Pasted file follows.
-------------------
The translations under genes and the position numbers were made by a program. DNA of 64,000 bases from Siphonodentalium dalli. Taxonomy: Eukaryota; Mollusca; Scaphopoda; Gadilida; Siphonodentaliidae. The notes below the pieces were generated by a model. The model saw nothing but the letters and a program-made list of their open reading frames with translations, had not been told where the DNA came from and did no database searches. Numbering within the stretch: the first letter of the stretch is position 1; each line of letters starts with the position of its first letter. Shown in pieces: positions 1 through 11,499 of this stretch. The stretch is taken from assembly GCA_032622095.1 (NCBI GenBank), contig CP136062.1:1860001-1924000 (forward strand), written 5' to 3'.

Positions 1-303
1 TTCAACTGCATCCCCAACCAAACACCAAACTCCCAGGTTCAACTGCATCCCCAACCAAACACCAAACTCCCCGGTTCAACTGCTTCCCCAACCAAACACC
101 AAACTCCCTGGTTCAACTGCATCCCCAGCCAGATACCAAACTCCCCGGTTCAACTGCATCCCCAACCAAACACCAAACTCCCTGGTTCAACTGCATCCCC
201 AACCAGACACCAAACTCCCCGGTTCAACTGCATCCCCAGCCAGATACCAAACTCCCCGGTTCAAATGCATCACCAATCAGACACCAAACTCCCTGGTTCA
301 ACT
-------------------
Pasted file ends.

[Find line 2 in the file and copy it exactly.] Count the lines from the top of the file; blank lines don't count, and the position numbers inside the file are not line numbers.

Positions 1-303